Sherman R. Frederick
About 200 people tuned in to a two-hour Zoom meeting designed to highlight current and historical perspectives on Sir Francis Drake and the accompanying controversy surrounding naming Marin’s major East-West road after him.
Sir Francis Drake Boulevard runs from San Quentin to Highway 1 at Olima, then to Tomales Bay and to Pt. Reyes National seashore. It follows ancient Miwok trade and hunting routes. It was named after Drake in 1929 primarily as a tourism vehicle by a booster group called “Marvelous Marin”. At the time, tourism leaders deemed Drake the best known name associated with Marin.
Drake was an English sea captain most famously known for his circumnavigation of the world in a single expedition. He landed in Marin briefly and made contact with the Coast Miwok. Later scholars have associated Drake with the slave trade at the time, causing some to question his worthiness of a statue in Larkspur and the major thoroughfare in Marin.
The session, fueled by the national debate surrounding the Black Lives Matter movement, delved into the history of Drake.
Dominican history professor Jordan Lieser pointed out that Drake, like many historical figures, have a complex story to tell. Throughout the years, Drake has gone from a romanticized hero to a pirate. The latest revisionist work on Drake peg him as a little bit of both.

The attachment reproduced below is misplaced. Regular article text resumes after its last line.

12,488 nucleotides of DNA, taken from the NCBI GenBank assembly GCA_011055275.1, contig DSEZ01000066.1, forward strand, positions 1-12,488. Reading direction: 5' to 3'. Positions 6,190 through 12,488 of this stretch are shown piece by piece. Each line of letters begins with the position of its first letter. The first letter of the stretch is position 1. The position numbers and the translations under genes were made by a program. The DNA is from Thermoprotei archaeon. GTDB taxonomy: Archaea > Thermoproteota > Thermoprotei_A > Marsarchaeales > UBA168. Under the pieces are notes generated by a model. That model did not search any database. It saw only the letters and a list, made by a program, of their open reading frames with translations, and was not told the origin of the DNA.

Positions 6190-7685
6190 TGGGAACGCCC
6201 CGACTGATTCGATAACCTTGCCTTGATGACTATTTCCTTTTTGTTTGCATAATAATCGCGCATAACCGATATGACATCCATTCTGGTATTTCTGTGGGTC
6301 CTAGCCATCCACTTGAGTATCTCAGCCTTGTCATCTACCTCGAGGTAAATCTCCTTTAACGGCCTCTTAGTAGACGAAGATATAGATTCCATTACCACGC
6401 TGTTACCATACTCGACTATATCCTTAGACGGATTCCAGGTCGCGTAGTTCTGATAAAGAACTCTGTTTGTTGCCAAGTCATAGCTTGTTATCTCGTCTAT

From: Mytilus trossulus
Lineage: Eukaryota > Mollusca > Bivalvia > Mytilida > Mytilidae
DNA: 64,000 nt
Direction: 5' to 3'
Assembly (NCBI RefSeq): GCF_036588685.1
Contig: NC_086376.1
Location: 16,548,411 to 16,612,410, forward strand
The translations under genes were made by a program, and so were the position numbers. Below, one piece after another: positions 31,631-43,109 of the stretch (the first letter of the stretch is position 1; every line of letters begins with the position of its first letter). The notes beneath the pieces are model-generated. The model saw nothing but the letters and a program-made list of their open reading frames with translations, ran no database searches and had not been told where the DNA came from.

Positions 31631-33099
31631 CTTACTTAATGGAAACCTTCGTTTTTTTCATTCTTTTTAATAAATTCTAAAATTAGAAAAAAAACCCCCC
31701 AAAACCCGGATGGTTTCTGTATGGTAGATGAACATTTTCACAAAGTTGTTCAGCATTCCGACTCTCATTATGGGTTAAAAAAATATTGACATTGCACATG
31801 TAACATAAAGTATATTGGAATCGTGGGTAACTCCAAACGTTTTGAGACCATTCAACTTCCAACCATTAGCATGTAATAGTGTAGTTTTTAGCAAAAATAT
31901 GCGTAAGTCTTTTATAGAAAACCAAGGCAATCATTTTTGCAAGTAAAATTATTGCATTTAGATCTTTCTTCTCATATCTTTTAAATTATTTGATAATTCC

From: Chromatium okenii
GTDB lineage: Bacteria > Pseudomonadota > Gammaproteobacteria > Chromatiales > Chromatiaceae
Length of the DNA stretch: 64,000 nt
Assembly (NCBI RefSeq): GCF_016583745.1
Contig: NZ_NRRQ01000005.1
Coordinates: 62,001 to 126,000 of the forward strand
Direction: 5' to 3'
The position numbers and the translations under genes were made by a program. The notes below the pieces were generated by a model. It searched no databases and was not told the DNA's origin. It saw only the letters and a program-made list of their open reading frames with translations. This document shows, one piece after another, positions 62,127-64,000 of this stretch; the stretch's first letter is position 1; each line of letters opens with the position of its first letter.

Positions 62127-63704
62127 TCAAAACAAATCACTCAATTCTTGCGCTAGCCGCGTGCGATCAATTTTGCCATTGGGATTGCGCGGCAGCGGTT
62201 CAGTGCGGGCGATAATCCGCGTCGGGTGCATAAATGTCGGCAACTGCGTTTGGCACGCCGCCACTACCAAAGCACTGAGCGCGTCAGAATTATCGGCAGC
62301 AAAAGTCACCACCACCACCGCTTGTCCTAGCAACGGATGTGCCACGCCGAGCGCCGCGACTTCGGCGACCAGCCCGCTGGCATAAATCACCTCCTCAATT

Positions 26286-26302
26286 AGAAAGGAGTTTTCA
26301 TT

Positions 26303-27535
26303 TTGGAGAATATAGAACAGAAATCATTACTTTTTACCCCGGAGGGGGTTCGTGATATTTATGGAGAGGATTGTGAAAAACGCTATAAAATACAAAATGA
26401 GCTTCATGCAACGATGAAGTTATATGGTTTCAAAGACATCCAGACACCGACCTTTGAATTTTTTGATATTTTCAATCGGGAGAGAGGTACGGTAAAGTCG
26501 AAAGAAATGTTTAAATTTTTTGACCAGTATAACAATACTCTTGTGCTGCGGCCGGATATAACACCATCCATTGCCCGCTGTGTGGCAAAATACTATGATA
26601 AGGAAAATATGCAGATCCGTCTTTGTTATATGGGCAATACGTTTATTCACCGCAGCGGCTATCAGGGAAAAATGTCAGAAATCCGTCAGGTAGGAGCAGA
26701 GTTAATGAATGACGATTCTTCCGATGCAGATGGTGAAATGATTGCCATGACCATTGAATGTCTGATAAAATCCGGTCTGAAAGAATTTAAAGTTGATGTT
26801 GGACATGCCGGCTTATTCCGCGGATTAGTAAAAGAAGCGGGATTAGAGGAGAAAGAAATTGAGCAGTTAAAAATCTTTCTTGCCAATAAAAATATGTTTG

The Coast Miwok representatives on the panel said they were glad to be part of the discussion.
While the Drake landing in Marin is primarily known from the European perspective, Matthew Johnson said it’s important that “we can tell our side of the story.”
Lorelle Ross said “California Indians are alive and thrive. A lot of people say ‘we thought you were all dead.’ Our slogan is ‘We are still here.’”
One of the questions from the public asked about the naming conventions used by the ancient Miwok. Unfortunately, Ross said, there are no living speakers of the Miwok language.
The latest scholarship on Drake indicates that he was a proponent of equality.
“This is not to say that Drake was not involved in the slave trade,” Lieser said. “We have very good evidence that Drake was there when slaves were traded while working for his cousin (Capt. Hawkins). He may very well been involved in the slave trade, but was not a racist,” the most recent work on Drake suggests.
The time in which Drake lived was a “horrific time,” said Lieser. In England, a similar naming issue arose around Drake. It was solved there by expanding the story of Drake to include multiple perspectives.
Ross said “We’re all living through new times. There needs to be truth telling about the history. It doesn’t have to be ‘blame and shame.’”
“We all have that responsibility, no matter our heritage.”
A Marin Library history resource page has been set up here:
You can reach Sherman R. Frederick at firstname.lastname@example.org.